Rystad sees EV penetration going quicker than expected

The energy markets forecaster is seeing the e-mobility revolution already having material impact on the oil market

Rystad sees EV penetration going quicker than expected
The energy forecasting heavyweight sees EVs at 50pc of new sales by 2030 and half of all cars on the road a decade later

EVs have come of age to the extent that they are having an impact on current oil markets, according to Norway-based consultancy Rystad Energy. And, with EV penetration last year outpacing expectations, its impact is only going to get more material.

“EVs are going faster than expected a year ago,” says the firm’s eponymous founder Jarand Rystad. “EVs are starting to have an impact on oil demand today. And this is just going to accelerate further next year and the years to come,” agrees Jorge Leon, senior vice-president at Rystad.

The firm forecasts that oil demand growth in 2024 will be back at the 1.4mn bl/d levels seen in 2014-19, rather than the c.2.5mn bl/d seen in 2022 and 2023, precisely because EV sales will moderate growth (see Fig.1). And Rystad has seen China’s road transport demand for oil — unlike aviation sector requirements — fail to return to 2019 levels in its post-Covid rebound, in which accelerating EV penetration must play a role.

Fig.1: EVs are already crimping global oil demand growth
“In 2022 alone, we estimate that EVs contributed to scraping up to 0.5mn bl/d off gasoline and diesel demand. This occurred in some key geographic regions — Europe, China and also the US. It has not been a negligible impact,” says Sofia Guidi Di Sante, senior oil market data analyst at Rystad. “ I was surprised to see, for instance, that we already have some barrels taken off the market [by EVs] in the US.”

In its central scenario, which would take the world to 1.9°C warming by 2050 rather than the 1.5°C target, Rystad sees that impact increasing as EVs reach more than 50pc of global sales by 2030 (see main image).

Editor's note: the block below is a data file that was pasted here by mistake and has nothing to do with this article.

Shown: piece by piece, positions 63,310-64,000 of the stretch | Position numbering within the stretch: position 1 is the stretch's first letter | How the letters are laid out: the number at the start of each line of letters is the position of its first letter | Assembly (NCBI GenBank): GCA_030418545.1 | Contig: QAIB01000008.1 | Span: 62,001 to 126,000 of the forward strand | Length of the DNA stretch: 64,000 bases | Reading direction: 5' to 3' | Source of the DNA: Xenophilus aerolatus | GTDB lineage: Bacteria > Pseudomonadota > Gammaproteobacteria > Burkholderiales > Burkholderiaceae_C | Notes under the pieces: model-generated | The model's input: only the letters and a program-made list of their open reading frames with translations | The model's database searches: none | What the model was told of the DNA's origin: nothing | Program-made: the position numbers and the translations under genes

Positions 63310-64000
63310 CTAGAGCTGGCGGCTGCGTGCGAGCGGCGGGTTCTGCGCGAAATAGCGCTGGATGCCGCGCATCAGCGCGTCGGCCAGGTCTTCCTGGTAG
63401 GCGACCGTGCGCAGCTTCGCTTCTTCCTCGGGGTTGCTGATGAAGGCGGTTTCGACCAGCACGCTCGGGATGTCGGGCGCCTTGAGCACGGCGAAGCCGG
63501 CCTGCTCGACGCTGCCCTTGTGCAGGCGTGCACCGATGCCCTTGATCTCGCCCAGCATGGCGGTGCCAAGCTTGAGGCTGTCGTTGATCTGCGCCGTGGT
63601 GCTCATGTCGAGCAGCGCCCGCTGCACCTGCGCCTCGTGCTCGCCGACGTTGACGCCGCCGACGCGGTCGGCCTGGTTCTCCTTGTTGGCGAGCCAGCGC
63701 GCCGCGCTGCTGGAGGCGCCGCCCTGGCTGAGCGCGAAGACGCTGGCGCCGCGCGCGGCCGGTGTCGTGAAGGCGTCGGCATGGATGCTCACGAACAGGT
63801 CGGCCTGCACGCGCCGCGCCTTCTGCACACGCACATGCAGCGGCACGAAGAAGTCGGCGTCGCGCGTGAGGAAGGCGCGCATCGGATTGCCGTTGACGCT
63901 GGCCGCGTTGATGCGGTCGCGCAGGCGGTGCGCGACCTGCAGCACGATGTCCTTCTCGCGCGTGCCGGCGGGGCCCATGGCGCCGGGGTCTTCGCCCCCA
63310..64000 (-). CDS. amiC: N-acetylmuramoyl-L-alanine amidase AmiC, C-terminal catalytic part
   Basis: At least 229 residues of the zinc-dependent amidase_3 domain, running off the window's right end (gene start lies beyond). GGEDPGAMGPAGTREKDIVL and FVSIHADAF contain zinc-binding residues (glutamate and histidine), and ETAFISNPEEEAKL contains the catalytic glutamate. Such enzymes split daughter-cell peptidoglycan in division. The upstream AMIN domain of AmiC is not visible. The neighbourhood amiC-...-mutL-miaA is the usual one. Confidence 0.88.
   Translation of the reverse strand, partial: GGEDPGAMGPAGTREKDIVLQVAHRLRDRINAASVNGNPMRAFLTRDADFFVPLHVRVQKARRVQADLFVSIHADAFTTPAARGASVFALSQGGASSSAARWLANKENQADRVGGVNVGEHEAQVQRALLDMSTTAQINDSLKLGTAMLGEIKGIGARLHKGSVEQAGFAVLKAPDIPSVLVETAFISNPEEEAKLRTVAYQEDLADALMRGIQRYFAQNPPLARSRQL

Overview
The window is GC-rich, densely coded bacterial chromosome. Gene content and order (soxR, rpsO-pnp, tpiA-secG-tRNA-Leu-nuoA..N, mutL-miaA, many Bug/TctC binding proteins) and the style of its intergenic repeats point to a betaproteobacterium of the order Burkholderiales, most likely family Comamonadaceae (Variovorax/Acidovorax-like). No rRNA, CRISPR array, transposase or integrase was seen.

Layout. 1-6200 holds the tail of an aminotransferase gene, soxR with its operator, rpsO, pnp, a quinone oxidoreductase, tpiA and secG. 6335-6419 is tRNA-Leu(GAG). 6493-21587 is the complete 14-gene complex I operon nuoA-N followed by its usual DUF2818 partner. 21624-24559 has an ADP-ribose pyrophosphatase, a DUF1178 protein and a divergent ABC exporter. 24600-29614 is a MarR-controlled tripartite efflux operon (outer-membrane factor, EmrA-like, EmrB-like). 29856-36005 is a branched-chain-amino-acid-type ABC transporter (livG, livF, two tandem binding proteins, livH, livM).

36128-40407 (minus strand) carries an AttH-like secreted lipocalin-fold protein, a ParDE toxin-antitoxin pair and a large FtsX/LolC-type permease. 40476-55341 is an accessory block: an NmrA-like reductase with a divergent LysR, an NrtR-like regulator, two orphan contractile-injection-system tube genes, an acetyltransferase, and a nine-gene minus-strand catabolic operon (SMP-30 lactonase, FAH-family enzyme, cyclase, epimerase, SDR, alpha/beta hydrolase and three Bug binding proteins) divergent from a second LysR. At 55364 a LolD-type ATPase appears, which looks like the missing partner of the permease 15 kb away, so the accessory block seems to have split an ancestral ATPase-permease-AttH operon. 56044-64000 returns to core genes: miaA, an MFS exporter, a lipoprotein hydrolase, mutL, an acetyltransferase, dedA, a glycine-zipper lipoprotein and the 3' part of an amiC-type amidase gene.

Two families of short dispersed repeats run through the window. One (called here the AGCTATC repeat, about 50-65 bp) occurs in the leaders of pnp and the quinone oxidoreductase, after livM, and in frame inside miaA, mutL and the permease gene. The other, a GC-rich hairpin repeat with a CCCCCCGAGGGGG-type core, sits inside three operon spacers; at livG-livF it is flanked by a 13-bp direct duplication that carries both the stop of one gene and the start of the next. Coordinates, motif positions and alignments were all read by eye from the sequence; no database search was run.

“We forecast EV sales to follow an S-shaped curve in the long term. This means that, in the short and medium term, we will see an exponential growth of EV sales in the same way we have seen in the past few years,” Guidi Di Sante predicts. And this would lead to “a radical change in the fleet composition at the global level”, with 20pc of the global fleet being EVs by 2030.

Different speeds

But she stresses that the trend will be not be uniform globally. “Northern European countries and China are really at the forefront of the electrification process, but we also expect other European countries and also the US to pick up in this trend in the next few years,” Guido Di Sante says. “However, in order to see the sales picking up in other regions of the world, we would need to wait until 2030.”

This variation in global pace does, though, allow Rystad to observe a pattern of how later adopters have followed similar timelines to the earliest movers. Jarand Rystad points to how his firm’s home city of Oslo, then Norway as a whole, then China and now the global market have moved along similar trajectories (see Fig.2).

But the timelines for EV adoption could actually quicken, he cautions. “There are some arguments that it will go faster, because it is now disruptive technology, a much better technology than it was 10 years ago.”


The freight sector, however, paints “very different picture to what we see for passenger vehicles”. “The pressure on oil products [demand] will only start to materialise starting from the 2030s — this is because, right now, we do not really have widespread and commercially viable substitutes for oil products or alternative technologies,” Guidi Di Sante says.

From the 2030s, change will come, particularly in trucking, with “the EV impact here being the main driver behind the slowdown of diesel demand in the long term”. “However, the key difference compared to passenger vehicles is that in this case, the electrification trend will not be enough in order to meet the 1.9°C target,” the analyst suggests.

Interestingly, though, while there is a sliver of anticipated demand for hydrogen, Guido Di Sante sees bigger roles for greater efficiency of existing liquid fuels and better logistic cutting miles travelled than for the H2 solution.

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